We moved from our 1-bedroom matchbox apartment to a plush (in my humble opinion) duplex some time last year. And Suraj’s parents moved back from Dubai to cohabit with us. One of the several perks of our home in June 2015 was that it was a mere 10 minute walk from the iftaar stalls in Frazer Town, Bangalore. For years, the mosque at Frazer Town has been the hub of numerous stalls selling kebabs, grilled meat, biryani and a variety of Islamic cuisine around Ramazan. Every single year since 2013, I’ve made several visits to these stalls during Ramazan, to sample everything from seekh kebabs, patthar gosht and veal kebabs to baida keema roti(1) and phirnis(2).
This year, however, the Bangalore Municipal Corporation decided there would be no stalls.
Of course we were disappointed! But then, you’ve heard that thing about not being discouraged when fate closes a door on you, right? And that another one always opens? We decided to make our own keema samosas one evening. And then again, another evening. And finally, towards then end of Ramazan, we thought, “Hey, we should try making our own haleem!”
With day jobs and hectic weekends, Ramazan came and flew right by us, and the Sunday after Ramazan, we FINALLY got around to slow cooking our own haleem.
We read a handful of recipes online and this one seemed to appeal to me best.
We bought some whole grains – we usually don’t keep wheat berries or barley at home, and soaked them for a few hours. And we bought a kilo of lamb curry cuts. We got out Suraj’s father’s ginormous biryani pot and got started at about 3 pm Sunday afternoon. About 6 hours of arm work outs later, we were ready with dinner.
I’ve only loosely followed the recipe in the link above, so here’s my version of it.
- For the haleem
- ½ cup each chana dal, urad dal, mung dal and barley
- ½ cup wheat berries
- 1 kg lamb on the bone, meat cut into chunks
- 2 tbsp crushed garlic
- 2 tbsp grated ginger
- 3-4 litres water
- 3-4 tbsp clarified butter (ghee) + more for frying
- 1 onion, thinly sliced
- Spices for the haleem
- ¼ tsp ground fenugreek
- 1 tbsp ground coriander
- 1 tbsp ground cumin
- 1 tbsp chaat masala spice mix
- 1 tbsp chilli powder
- 1 tbsp garam masala
- 1 tsp turmeric
- salt to taste
- For the garnish
- 2 onions, sliced
- A handful of chopped coriander
- Several wedges of lemon
- Soak the lentils and the barley in some warm water for 3-4 hours minimum (overnight, if possible).
- Grind the wheat berries rough and soak in some water for a couple of hours.
- For a utensil that’s about ‘x’ inches tall and has grains/lentils filled up until ‘a’ inches, I add water into the utensil to submerge all of the grains/lentils, and then add another ‘a’ inches of water.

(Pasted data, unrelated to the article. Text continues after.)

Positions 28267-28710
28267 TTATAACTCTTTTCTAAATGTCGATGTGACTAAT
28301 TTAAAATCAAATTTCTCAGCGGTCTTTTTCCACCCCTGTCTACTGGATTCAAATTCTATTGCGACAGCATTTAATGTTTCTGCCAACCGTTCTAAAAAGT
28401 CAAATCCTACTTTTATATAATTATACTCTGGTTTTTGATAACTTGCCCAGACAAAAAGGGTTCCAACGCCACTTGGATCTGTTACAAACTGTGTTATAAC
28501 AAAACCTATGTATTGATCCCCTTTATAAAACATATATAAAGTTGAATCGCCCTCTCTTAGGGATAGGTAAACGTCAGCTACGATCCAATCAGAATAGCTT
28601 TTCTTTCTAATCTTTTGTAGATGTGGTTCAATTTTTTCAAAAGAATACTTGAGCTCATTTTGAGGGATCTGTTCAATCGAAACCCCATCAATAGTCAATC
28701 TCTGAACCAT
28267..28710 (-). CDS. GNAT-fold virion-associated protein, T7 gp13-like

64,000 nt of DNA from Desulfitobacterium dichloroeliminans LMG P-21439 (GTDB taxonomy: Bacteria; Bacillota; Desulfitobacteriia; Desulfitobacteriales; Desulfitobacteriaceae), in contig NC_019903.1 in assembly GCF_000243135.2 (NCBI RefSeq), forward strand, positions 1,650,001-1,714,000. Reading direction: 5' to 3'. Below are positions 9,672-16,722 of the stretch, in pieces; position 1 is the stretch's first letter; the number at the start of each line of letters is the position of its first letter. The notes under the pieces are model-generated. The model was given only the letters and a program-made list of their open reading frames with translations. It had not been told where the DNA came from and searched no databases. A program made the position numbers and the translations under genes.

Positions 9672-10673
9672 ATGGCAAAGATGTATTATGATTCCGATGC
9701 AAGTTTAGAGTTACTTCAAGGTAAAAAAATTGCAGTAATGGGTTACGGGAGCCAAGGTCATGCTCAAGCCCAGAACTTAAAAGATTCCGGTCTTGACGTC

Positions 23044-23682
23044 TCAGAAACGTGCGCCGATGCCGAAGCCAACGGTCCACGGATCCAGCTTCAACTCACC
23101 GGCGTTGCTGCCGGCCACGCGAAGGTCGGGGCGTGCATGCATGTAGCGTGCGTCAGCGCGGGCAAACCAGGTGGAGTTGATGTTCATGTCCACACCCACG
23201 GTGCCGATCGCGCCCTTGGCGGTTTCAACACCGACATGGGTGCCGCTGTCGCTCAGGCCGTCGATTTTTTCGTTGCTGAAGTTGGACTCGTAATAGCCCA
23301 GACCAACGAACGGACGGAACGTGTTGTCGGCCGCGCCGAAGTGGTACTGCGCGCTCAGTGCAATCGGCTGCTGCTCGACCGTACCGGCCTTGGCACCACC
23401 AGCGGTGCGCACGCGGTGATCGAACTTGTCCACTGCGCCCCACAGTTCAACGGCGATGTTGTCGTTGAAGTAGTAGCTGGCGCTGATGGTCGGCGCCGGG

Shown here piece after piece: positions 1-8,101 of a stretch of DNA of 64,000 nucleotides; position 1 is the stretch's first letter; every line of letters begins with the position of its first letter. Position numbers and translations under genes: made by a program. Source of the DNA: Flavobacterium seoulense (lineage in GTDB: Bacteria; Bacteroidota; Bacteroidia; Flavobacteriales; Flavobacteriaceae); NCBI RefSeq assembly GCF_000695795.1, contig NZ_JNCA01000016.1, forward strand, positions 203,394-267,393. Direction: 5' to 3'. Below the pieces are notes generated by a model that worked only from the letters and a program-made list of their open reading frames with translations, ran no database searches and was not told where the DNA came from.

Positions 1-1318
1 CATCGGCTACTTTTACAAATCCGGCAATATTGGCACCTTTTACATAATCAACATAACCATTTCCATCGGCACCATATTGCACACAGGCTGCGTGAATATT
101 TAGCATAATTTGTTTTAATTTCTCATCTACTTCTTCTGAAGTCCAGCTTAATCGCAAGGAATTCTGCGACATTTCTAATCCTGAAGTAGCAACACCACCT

- Drain the water from the grains/lentils and keep it aside. Transfer the grains/lentils into a large pot along with the meat and bones, crushed ginger and crushed garlic and add the drained water (plus more, if required), to just about cover the meat mixture.
- Bring this mixture to a boil and then reduce the heat so that the mixture continues to simmer for about 2 hours.
- You will need to stir every 7-10 minutes (or more frequently, if required), to ensure the grains don’t stick to the bottom of the pot.
- Add a cup of water a couple of times through the process, if you think the mixture is drying up and sticking to the base of your pot too much.
- After the 2 hour mark, remove separate the bones from the meat and toss the meat back into the pot and continue to cook for about 1.5 hours or until the meet starts to fall apart.
- Make the spice mixture at the 3-3.5 hour mark by grinding the fenugreek seeds, coriander seeds, cumin seeds, chaat masala, chilli powder and turmeric to a powder.
- Add the ghee, the spice mix and some salt to the pot and continue cooking for another hour stirring ever few minutes, so that the ingredients break down and blend into each other.
- The mixture will begin to look very thick and sticky about 4 hours into the process.
- Simultaneously, fry thinly sliced onions (all three) until they are brown and caramelized.
- In the last 15 minutes of your cooking, add in about a third of the sliced + fried onions along with the garam masala to the haleem mixture and stir well to incorporate.
- Serve the haleem with lots of chopped coriander and some fried onions. Squeeze some lemon onto the haleem and add a dollop of ghee when serving.
And here’s my rant on twitter about the colour/consistency when I compare it to what we’ve usually had at the iftaar stalls.
Spent 6 hours making haleem today. Disappointed with the outcome. 😦
— °•° (@CookyDoh) July 10, 2016
Here’s my post on Instagram:
So what if Ramazan’s over? When has that ever stopped us from slow cooking haleem? It took us close to 6 hours on Sunday. While I was a little disappointed with the colour (for obvious reasons), it did taste pretty fine. All gooey and yum, and that warm hit of spices and ginger towards the end.
A photo posted by Cooky Nomster (@cookynomster) on Jul 11, 2016 at 8:57pm PDT
(1) Baida Keema Roti:
Baida means egg
Keema is meat mince, typically lamb
This dish is made by layering spicy mince and egg in dough and making parcels of dough, which are then fried crisp before serving.
Phirni is a rice pudding made by slow-cooking broken ground rice with milk and cardamom.